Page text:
Birmingham drops unconditional offers - Times today

(13 Posts)
ErrolTheDragon Fri 13-Sep-19 12:23:42

Good. I thought it might interest a few people.
I'll put sharetoken link in next post

OP’s posts: |
ErrolTheDragon Fri 13-Sep-19 12:23:58

Unconditional offers ditched by university in ‘bribes’ row

OP’s posts: |
janinlondon Fri 13-Sep-19 13:45:15

But they will still make unconditional offers. Bit of a half hearted effort there Birmingham.

boys3 Fri 13-Sep-19 17:10:37

errol the article seemed to indicate it was the "conditional unconditionals" that Birmingham have said they will stop, as opposed to all conditionals.

Presumably as the demographic dip eases and gets replaced by a bulge in numbers we'll see something similar with a reduced number of conditionals as it will be slightly less of a buyer's market?

SoonerthanIthought Fri 13-Sep-19 17:29:53

It would be interesting to know if there's any evidence that candidates with unconditionals at Birmingham then 'underperformed'' at A level - I had read somewhere that they didn't (unlike some other places, although query cause and effect relationship), but i can't remember where!
In which case making unconditionals unconditional seems a reasonable approach - it doesn't hassle the student into making it the firm, which was the other objection to uifs.

latedecember1963 Fri 13-Sep-19 23:40:49

My son had an unconditional offer for Birmingham 2 years ago for a course that usually asked for AAA.
He accepted it but was determined to still do well in his A Levels as he didn't want to be in a situation where anyone could say he didn't deserve to be there.
He got A*A*A&B.

HugoSpritz Sat 14-Sep-19 05:35:27

Message withdrawn at poster's request.


SoonerthanIthought Sat 14-Sep-19 08:00:21

So interesting Hugo that Nottingham and Birmingham had such different experiences (if they did - I am only vaguely remembering something I read about Birmingham uc holders performing well at a level!). I'd assumed Nott were only offering ucs to high predictees as well - but maybe not.

I for one (and I realise I may well be the only one!) won't see it as necessarily positive if Birmingham drop ucs altogether - I think for some dstudents who are really finding the stress difficult they have a role to play in the rich tapestry of university admissions! And I've mentioned on another thread they also avoid the accommodation difficulties that can arise for insurance/clearing students.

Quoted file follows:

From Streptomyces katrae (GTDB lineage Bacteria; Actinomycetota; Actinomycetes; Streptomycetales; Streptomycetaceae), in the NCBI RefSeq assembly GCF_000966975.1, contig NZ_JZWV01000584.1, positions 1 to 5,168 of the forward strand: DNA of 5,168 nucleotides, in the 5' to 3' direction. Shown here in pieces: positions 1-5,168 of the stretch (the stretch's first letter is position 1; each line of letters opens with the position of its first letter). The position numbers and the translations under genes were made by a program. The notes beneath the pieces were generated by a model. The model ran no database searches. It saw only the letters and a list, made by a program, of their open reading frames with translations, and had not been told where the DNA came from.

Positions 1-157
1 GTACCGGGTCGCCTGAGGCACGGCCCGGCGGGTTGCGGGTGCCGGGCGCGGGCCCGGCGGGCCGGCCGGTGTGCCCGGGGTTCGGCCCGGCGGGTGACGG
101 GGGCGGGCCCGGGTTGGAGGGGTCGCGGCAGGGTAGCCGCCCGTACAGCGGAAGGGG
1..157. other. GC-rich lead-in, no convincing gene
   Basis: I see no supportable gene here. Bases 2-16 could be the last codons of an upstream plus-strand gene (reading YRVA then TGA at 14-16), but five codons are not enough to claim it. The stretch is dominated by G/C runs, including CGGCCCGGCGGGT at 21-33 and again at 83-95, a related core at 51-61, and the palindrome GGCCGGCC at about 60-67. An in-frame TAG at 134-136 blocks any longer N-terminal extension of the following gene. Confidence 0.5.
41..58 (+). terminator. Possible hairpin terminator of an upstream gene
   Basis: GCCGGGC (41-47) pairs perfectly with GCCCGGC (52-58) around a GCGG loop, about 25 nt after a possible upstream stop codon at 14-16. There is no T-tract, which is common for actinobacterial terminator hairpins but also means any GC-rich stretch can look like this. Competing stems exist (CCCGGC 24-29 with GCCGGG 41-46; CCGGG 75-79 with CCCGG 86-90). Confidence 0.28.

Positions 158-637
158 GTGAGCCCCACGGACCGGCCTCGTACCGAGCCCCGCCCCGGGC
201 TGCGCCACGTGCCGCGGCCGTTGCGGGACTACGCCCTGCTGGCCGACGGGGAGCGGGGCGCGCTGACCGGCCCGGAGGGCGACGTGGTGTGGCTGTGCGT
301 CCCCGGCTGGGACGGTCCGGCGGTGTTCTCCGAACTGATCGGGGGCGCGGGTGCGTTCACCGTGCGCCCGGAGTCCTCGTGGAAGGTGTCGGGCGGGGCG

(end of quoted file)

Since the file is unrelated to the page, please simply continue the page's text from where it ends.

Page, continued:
GreatBigNoise Sat 14-Sep-19 08:08:22

It would be interesting to know if there's any evidence that candidates with unconditionals at Birmingham then 'underperformed'' at A level

It also be interesting to know if they underpreformed on their degree.

I think all unconditionals that are based on predicted grades should be scrapped. Unconditional offers are based on predicted grades and predicted grades are more often wrong than right. It’s ridiculous. Why should students with artificially high predicted grades get unconditional offers ahead of students that don’t even though their achieved grades might be identical. How can anyone argue that it’s fair.

Boyskeepswinging Sat 14-Sep-19 15:46:31

I've said this before but it's worth repeating. Essentially there are two kinds of unconditional offers: bums on seats and merit. The first is to ensure that courses are full. This may be down to the demographic downturn, a subject or uni not being popular etc. These are a relatively recent phenomenon, basically since the demographic downturn coincided with the deregulation of student places, hence the mad scramble for bums on seats.

Merit based unconditionals have been around since time immemorial. Whilst predicted A level grades will be considered, it's the applicant's track record that is important. So excellent GCSE results, AS (if taken), extra curriculars like the science olympiads, playing music or sport at national level etc depending on the discipline. Some uni's interview and/or test and unconditional offers are made to those who perform exceptionally well. This is because if you're a superstar you have the pick of the uni's and obvs they want to entice the superstars to come to them. Hence unconditional offers, often accompanied by generous scholarships as an incentive. This one is less contentious for me as it rewards kids with a great track record and exceptional performance at interview/whatever. Not just the Head of Sixth Form blithely stating that Sam will definitely get 3 A*s and the uni blindly thinking "Great" despite getting 4s in their GCSEs.

HugoSpritz Sat 14-Sep-19 16:25:50

Message withdrawn at poster's request.

KeyboardplayerXXX Sat 14-Sep-19 17:34:15

My DD had an UC from Birmingham from a course that requires AAB - English Lit - and she got AAB! I like to think her UC offer was merit based and in her case it didn't make a blind bit of difference to her work ethic.

doistayordoigo Sat 14-Sep-19 18:48:10

My DS also had an unconditional from Birmingham which he accepted, and is about to go back for his second year. The course offer was AAB and he got AAAD taking 4 A Levels, so I also would like to think his offer was merit based. As he has ASD the certainty of knowing he was going to a university he really loved and having his accommodation sorted early probably allowed him to relax and concentrate on his exams, rather than him taking his foot off he gas.

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